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Interfaith Partners for Sustainable Communities


Faith & the Common Good (FCG) is a national, interfaith charitable network dedicated to assisting and inspiring religious congregations and spiritual groups of all backgrounds to take collective action in creating more sustainable communities.


Working together for the common good to build a more resilient and sustainable Canada.


We harness the power of diverse faith and spiritual groups through education, capacity building, and collective action to build more resilient and sustainable communities.

Strategic Goals

1. Building Capacity via diversity
Goal: Strengthen the resilience of our organization & network by focusing on increasing diversity

2. Harness & Motivate Sustainability
Goal: Catalyze FBOs to practice sustainable ways of being to maintain a life-supporting climate

3. Strengthen Communities
Goal: Increase recognition of FBOs as critical partners in strengthening communities


Faith & the Common Good (FCG) is a national, interfaith network (charity registration # 82827 6121 RR0001) founded in 2000 on the belief that our diverse faith congregations and spiritual communities can be powerful role models for the common good.  Our network is composed of people of faith, hope, and spirit who, despite our differences in theology, dress and culture, share a calling to protect our ecosystem and a passion for community service.

We work with local faith-based, environmental, municipal, Indigenous, and community partners across the country to host a wide variety of practical, educational, and spiritual programs that encourage: faith building energy efficiency; the re-purposing of surplus places of worship; faith sector support for clean energy and active transportation; interfaith climate justice and clean water alliances; and increased support for our climate-vulnerable neighbours.

Greening Sacred Spaces (GSS) is our longest-running program. A practical program accessible to all faith traditions, GSS assists faith communities with both the educational and spiritual dimensions of greening as well as the “how to” side of audits, retrofits, and generally reducing a faith community’s footprint.

On average each year, we work with close to 800 faith communities, from 20 different spiritual traditions, to host hundreds of green events and activities that reach more than 10,000 Canadians. With 1 of 3 Canadians attending worship regularly, we believe that galvanizing faith groups to be neighbourhood sustainability role models is crucial for a greener, healthier, more resilient Canada.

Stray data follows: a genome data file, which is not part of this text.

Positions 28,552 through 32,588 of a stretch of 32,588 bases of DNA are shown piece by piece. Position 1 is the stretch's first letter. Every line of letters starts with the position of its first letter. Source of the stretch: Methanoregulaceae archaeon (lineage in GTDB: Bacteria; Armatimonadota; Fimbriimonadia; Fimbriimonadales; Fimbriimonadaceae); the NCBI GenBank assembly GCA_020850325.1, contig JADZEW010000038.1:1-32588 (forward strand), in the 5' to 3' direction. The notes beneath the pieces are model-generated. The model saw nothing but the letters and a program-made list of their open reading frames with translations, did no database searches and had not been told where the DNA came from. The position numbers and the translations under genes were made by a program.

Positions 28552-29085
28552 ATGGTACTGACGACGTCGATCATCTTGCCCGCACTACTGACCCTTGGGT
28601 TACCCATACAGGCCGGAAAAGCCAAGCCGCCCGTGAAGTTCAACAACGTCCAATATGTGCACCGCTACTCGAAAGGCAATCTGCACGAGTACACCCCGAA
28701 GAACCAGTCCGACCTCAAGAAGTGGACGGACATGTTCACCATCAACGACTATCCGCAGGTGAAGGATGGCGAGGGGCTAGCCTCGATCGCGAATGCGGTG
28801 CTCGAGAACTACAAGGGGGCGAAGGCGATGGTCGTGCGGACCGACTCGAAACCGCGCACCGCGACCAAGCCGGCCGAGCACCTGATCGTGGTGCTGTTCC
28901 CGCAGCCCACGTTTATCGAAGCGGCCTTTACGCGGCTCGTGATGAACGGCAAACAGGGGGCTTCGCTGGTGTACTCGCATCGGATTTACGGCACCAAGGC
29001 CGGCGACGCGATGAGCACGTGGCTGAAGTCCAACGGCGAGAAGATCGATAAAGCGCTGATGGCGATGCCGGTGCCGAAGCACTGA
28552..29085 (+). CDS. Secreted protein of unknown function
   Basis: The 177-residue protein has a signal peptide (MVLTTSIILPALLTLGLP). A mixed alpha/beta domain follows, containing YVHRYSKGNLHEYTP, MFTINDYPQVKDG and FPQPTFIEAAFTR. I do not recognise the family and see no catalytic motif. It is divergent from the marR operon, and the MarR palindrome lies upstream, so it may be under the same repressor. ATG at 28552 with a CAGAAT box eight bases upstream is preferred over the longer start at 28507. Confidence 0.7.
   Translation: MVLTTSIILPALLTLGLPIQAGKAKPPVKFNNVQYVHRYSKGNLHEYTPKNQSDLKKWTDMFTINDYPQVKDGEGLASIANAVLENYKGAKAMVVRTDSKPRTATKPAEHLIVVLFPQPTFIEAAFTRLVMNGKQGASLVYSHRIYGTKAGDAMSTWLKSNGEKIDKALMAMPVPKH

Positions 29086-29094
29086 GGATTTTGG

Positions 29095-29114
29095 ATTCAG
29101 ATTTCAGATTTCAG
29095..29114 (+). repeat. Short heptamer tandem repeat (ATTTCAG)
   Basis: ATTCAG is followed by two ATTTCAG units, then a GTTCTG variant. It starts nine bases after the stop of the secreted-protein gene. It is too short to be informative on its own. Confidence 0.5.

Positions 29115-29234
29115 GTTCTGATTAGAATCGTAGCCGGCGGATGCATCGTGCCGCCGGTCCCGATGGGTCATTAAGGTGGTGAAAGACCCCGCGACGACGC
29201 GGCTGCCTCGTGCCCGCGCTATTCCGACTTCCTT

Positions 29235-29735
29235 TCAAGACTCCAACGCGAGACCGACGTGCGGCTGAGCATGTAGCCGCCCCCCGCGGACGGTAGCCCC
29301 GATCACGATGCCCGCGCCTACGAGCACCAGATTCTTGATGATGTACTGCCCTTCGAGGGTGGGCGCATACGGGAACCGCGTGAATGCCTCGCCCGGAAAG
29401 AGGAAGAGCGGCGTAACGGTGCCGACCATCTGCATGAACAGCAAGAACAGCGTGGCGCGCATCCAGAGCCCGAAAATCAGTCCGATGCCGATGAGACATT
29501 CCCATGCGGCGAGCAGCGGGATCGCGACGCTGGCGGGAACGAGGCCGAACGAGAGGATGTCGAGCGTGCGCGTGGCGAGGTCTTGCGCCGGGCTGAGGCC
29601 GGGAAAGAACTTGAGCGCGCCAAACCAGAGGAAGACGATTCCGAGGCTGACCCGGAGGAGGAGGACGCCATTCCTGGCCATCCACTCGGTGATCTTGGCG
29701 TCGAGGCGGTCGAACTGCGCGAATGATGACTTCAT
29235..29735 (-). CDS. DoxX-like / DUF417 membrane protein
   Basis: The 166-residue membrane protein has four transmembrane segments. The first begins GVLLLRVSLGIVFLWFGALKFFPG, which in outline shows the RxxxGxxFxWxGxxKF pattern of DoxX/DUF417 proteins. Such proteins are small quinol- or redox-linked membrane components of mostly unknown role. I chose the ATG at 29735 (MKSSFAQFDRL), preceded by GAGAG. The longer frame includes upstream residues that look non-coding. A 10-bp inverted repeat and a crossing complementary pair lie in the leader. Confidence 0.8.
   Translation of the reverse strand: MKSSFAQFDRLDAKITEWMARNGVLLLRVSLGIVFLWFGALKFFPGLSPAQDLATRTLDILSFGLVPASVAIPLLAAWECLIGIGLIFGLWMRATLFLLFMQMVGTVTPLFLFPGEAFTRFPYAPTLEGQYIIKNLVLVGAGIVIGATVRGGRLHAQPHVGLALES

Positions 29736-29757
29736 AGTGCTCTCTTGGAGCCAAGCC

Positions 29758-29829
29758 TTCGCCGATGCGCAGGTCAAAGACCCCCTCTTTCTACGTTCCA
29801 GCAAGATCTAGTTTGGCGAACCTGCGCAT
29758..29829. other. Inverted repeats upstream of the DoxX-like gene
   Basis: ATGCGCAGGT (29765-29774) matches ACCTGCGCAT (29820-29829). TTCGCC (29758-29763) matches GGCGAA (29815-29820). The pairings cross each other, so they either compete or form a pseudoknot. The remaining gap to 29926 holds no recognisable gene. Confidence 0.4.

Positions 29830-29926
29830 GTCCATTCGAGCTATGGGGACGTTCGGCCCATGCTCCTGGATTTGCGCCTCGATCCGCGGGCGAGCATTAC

How We Work

Organizationally, we have a lean central staff team and charitable board structure that supports our sustainability work with individual faith communities of all backgrounds. Our board members represent a variety of sectors and faith traditions.

Renewing the Sacred BalanceOur regional chapters, lead by both staff and volunteers, have local interfaith advisory committees, made up of volunteers from different faith backgrounds and denominations.

Civic engagement is fundamental to who we are. Our regional team members are housed out of local community organizations. We help connect Canada’s diverse faith groups with the wide variety of local non-profit, municipal and commercial organizations dedicated to a sustainable future.

For information on our history, including the Renewing the Sacred Balance and Greening Sacred Spaces programs, read our history document.


Salmon by Don Skillen, Métis Artist 4. Change.Faith & the Common Good is based in the Greater Toronto area, on the traditional lands and homelands of the Huron-Wendat Nation, Mississaugas of the New Credit First Nation, Mississaugas of Scugog Island First Nation, and Six Nations of the Grand River. Toronto is derived from the Mohawk word Tkaronto, which refers to ‘where there are trees in the water’. The sharing of this territory was codified in the Dish With One Spoon Wampum Belt Covenant, a treaty between the Haudenosaunee, Anishinaabeg, and other allied nations to peaceably share and care for the resources around the Great Lakes. Today, Tkaronto is still home to many First Peoples from across Turtle Island. We are grateful for the opportunity to live, work & worship on this territory.

“Salmon” by Don Skillen, Métis Artist 4. Change.

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